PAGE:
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A Rollercoaster Year Ends on a High Note Thumbnail

A Rollercoaster Year Ends on a High Note

In terms of finance, 2020 was a year none of us will forget. The initial outbreak of Covid-19 and fears about its rapid spread sent stocks tumbling in March.

The stock markets dropped nearly 34% within a month’s time. The downdraft was fueled by uncertainty surrounding the lockdowns and interruption of economic activity at home and abroad.

The swiftness of the decline was unexpected and unprecedented. But the strong recovery, which was born out of extreme pessimism, caught many analysts by surprise.

Let us reiterate one of the themes that regularly surfaces during discussion about investments during a volatile market. 

One must be right twice to successfully time the market. You must correctly call the peak and the trough.  No one can do that. 

As the markets rallied from the March low, many analysts continued to warn of further declines, which never materialized. These analysts are smart people. They know their craft. But to frame it in the simplest terms, even very smart people can’t predict the future with certainty. No one can.

As baseball manager Yogi Berra once said, “It’s tough to make predictions, especially about the future.”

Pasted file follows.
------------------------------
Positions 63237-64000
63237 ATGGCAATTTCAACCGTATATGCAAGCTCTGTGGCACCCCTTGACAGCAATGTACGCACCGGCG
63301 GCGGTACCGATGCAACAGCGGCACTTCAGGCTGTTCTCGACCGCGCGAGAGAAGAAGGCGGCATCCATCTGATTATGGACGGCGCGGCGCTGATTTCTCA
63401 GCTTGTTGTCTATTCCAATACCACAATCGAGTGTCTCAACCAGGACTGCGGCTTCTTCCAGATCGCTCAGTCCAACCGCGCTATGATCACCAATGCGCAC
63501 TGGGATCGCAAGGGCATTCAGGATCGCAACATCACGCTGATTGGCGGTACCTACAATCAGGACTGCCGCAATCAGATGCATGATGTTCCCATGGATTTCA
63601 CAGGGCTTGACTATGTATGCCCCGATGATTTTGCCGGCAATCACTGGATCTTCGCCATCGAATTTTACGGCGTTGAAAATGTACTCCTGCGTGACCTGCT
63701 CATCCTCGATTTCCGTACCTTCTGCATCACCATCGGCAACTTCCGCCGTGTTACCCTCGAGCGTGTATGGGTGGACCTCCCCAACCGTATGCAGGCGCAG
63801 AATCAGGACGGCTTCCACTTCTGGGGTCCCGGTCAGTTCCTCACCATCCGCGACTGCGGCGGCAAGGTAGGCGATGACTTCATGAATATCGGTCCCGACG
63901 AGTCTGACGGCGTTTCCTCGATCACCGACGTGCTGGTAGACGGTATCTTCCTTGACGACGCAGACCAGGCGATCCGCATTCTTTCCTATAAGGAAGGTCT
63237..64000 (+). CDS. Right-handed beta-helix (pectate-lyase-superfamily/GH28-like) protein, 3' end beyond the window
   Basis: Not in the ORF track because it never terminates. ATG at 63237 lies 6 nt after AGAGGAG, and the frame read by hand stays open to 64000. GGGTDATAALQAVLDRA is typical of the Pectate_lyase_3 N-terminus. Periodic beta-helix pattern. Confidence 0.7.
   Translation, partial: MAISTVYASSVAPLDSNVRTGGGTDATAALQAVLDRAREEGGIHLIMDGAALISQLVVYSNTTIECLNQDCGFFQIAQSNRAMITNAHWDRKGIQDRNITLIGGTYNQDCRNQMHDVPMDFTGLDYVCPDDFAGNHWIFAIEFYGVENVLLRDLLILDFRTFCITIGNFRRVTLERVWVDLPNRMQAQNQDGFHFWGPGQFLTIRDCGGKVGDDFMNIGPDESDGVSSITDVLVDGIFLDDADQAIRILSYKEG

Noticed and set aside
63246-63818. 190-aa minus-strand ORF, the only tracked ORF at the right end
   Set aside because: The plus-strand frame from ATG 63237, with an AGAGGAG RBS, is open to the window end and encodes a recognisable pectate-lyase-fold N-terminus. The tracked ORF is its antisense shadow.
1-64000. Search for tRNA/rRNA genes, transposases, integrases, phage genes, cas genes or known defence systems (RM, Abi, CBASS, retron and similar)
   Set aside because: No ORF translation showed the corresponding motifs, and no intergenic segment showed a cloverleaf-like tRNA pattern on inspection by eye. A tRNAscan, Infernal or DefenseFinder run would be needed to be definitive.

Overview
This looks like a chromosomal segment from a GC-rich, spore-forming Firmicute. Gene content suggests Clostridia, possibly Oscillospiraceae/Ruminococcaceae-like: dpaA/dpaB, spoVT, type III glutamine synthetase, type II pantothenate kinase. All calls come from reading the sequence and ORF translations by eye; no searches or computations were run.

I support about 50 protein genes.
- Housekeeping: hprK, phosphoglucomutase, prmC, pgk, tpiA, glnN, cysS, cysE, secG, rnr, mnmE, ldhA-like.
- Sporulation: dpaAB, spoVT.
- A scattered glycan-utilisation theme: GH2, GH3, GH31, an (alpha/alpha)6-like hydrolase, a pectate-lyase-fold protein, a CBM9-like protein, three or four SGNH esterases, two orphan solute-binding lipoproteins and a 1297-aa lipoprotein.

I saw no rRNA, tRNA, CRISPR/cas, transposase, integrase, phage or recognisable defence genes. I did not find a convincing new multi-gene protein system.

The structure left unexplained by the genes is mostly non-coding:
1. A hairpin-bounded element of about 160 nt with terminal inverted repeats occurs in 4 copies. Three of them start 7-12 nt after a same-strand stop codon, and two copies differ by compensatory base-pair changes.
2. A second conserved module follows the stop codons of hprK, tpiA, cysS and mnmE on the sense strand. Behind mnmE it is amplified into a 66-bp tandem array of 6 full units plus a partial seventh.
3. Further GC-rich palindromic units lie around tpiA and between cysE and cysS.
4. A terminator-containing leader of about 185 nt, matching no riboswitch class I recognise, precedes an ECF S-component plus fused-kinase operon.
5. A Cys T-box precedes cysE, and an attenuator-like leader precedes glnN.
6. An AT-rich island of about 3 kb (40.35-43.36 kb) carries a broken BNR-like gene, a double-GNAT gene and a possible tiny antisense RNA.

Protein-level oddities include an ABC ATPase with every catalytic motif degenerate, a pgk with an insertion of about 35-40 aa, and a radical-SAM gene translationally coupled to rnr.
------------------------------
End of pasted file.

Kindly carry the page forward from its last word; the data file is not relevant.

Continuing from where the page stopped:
Making the case for stocks

As we have emphasized in the past, stocks have a long-term upward bias, and that upward bias is incorporated into your financial plan.  

Since 1980, the average annual intra-year pullback in the markets has been 14%; yet, the S&P 500 has averaged a 13% yearly increase.

Last year’s pullback was 34%, while last year’s total return was 18%.

Here are some additional data points. From 1980 to 2020, there have been:

  • 7 down years, with the average decline during a down year of -13%
  • 34 up years, with the average increase during an up year of +18%

Additionally,

  • 21 out of 41 years, we had pullbacks of 10% or more.  An average of one every 2 years.
  • 6 of the 41 years saw pullbacks of 20% or more.  An average of one every 7 years.

This reminds us that a diversified stock portfolio has a place in all financial plans.

We hope you found this to be educational and helpful. 

Let us emphasize it is our job to assist you. If you have questions or would like to discuss any matters, please contact us anytime.

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